Economy : Developing countries set to account for nearly 60% of world GDP by 2030


16/06/2010 : The rapid growth of emerging economies has led to a shift in economic power: forecasts based on analysis by late economist Angus Maddison suggest that the aggregate economic weight of developing and emerging economies is about to surpass that of the countries that currently make up the advanced world.


According to Perspectives on Global Development: Shifting Wealth, a 2010 publication from the OECD Development Centre, the economic and financial crisis is accelerating this longer-term structural transformation in the global economy. Longer-term forecasts suggest that today’s developing and emerging countries are likely to account for nearly 60% of world GDP by 2030.


Figure 1 - Share of the global economy in purchasing power parity terms


While the 1990s was a lost decade for much of the developing world, growth rates picked up significantly in the 2000s, with the number of developing countries beginning to converge strongly with the affluent OECD countries leaping from 12 to 65 (Figure 2). The strong performance of China and India has had a significant impact on the rest of the developing world.

Responding to this trend, the OECD has set out to strengthen its relations with major emerging economies. It has strengthened its links with Brazil, China, India, Indonesia and South Africa and recently welcomed Chile as its 31st member and it has extended invitations to join to Estonia, Israel and Slovenia. Russia is also negotiating to become a member.

What does the rise of large developing countries mean for development?

In converging countries
Since 1990, the number of people in the world living on less than a dollar-a-day has fallen by over one quarter - approximately 500 million. So far, however, these reductions have mainly been concentrated in one country – China. Other countries have made progress but at a pace insufficient to counter the effect of population growth. Poverty reduction still represents a major challenge for the developing world. Inequality in many rapidly growing developing economies has also been increasing.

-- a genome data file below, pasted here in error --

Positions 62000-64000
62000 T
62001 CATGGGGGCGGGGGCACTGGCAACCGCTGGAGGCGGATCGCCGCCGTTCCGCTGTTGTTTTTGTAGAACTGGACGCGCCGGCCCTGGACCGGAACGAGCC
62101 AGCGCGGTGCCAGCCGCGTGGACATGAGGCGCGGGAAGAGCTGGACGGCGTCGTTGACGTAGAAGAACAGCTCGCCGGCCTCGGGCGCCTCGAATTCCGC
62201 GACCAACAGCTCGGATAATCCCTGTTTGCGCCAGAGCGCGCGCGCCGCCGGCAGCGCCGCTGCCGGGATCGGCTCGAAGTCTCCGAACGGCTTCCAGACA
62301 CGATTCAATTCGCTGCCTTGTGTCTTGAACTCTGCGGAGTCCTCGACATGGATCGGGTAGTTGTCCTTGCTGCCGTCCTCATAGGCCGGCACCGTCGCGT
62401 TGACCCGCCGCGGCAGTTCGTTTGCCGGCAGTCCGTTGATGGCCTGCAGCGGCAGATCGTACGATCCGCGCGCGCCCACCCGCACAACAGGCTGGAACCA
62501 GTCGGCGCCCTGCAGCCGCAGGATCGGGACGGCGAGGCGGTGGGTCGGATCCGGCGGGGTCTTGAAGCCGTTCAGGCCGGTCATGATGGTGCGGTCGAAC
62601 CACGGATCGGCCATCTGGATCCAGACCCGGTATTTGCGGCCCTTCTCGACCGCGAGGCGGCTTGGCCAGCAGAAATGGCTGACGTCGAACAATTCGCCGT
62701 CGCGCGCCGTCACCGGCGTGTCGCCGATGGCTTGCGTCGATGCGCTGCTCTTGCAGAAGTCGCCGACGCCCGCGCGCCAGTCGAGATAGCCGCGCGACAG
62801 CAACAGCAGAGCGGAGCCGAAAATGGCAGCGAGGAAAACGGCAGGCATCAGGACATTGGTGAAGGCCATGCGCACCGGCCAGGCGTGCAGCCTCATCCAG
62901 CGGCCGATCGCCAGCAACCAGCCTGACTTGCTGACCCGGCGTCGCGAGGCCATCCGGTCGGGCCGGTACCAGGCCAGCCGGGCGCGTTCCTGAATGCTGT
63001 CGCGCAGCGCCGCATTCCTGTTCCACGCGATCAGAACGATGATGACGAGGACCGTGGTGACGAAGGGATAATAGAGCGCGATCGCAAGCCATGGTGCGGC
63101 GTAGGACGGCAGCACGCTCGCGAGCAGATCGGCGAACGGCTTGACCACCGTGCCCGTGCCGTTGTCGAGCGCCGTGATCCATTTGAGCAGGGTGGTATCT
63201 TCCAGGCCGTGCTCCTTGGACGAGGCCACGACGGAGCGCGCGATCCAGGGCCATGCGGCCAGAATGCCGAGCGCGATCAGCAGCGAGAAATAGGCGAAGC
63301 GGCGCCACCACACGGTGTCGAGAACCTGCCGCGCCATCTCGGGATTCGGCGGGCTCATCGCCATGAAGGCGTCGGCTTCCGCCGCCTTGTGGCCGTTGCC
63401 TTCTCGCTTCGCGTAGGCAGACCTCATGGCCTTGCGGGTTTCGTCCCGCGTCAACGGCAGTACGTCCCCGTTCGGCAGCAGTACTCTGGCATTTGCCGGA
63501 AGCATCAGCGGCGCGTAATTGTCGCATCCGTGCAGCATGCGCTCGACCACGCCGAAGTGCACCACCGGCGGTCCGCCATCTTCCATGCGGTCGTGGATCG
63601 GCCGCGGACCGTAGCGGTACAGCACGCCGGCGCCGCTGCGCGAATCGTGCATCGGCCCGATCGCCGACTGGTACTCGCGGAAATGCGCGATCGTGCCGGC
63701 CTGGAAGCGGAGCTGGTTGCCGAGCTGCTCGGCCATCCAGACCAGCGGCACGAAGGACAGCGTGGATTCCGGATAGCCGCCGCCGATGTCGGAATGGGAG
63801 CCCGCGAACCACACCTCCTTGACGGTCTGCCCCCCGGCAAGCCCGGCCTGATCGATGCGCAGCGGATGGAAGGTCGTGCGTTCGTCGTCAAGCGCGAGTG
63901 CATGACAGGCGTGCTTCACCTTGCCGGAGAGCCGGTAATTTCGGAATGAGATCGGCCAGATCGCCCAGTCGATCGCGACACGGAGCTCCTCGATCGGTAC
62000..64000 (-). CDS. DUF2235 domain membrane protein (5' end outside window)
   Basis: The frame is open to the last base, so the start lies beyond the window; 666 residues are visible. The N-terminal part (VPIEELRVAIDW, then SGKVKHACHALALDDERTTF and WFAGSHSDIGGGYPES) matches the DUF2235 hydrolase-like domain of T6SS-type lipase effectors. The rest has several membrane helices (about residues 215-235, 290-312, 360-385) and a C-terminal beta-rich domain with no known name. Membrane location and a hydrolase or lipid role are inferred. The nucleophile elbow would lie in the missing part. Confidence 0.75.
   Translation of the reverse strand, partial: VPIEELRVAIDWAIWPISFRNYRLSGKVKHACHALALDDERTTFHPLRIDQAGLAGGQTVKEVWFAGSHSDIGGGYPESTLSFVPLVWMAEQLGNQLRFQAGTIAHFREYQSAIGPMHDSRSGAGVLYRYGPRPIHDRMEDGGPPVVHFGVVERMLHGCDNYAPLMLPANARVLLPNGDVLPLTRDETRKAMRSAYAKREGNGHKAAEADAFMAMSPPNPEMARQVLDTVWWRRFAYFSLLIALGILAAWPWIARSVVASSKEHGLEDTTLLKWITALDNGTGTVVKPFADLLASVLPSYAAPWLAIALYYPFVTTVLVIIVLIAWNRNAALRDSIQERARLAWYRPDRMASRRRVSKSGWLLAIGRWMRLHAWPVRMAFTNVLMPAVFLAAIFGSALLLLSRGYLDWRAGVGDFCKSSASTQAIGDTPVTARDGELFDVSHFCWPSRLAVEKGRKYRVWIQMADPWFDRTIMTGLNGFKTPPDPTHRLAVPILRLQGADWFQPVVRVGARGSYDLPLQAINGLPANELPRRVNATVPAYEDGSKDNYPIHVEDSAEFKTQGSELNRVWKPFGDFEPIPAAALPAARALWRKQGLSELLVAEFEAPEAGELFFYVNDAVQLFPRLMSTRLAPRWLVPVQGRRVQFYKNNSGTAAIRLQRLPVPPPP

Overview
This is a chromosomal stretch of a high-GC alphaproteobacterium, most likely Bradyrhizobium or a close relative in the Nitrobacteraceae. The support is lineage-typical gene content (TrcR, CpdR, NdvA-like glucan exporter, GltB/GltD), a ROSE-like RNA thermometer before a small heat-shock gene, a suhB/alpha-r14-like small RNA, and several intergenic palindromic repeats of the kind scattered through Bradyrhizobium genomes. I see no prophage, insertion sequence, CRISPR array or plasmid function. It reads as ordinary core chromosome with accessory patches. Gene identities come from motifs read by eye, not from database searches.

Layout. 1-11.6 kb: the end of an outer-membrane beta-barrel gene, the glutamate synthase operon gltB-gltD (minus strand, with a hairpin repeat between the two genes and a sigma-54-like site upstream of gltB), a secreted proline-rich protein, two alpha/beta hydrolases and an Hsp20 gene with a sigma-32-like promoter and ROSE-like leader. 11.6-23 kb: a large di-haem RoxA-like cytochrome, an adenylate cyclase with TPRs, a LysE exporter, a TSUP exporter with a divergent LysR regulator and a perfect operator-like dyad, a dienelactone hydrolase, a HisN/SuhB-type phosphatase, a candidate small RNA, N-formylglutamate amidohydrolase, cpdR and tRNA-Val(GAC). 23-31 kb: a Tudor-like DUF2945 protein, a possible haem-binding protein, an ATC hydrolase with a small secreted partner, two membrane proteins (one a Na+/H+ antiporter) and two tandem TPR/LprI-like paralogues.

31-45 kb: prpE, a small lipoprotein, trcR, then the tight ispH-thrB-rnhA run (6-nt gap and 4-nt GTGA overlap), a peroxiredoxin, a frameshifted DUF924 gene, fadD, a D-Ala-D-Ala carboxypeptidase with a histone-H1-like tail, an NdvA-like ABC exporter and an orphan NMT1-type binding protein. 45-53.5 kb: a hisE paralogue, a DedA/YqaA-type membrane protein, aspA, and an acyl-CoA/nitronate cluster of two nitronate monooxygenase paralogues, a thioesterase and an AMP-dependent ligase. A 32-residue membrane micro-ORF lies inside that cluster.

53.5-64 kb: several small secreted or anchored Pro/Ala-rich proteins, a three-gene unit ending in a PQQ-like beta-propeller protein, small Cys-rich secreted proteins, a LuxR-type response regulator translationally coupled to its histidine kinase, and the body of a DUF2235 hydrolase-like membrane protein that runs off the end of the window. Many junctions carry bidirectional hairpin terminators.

"Thanks to the rapid growth rates in emerging economies, their governments can now afford to boost public spending on social protection. This is a powerful tool to reduce inequality." said Angel Gurría, Secretary-General of the OECD (read the full speech). "Investing in social infrastructure may also contribute to diminish the propensity to save of these economies, contributing to a more balanced global economy." he added.

In poor and struggling countries
Due to their rapid growth and sheer size, India and China influence the key macroeconomic variables that matter for poor countries: interest rates, the price of raw materials, and wage levels for low-skill jobs. They also have major impacts on global trading and investment patterns.

Poor and struggling countries will need national development strategies which respond to these global trends to ensure that they thrive in a global economy in which China and India have greater weight. The report finds that more could be made of the economic ties between developing countries. "South-South links" in trade, aid and investment are an increasingly important source of knowledge and finance for development. For example, lowering tariffs on trade between developing nations to the levels that prevail between northern countries would be worth almost double the gains achievable by a similar reduction on North-South trade.

Figure 3 - Potential gains from South-South trade liberalisation

Overall, shifting wealth is good news for development and good news for the global economy. "Growth in the developing world is an opportunity for the global economy to shift up a gear, which is confirmed by the role some emerging economies are playing in the current economic recovery", Mr. Gurría commented.


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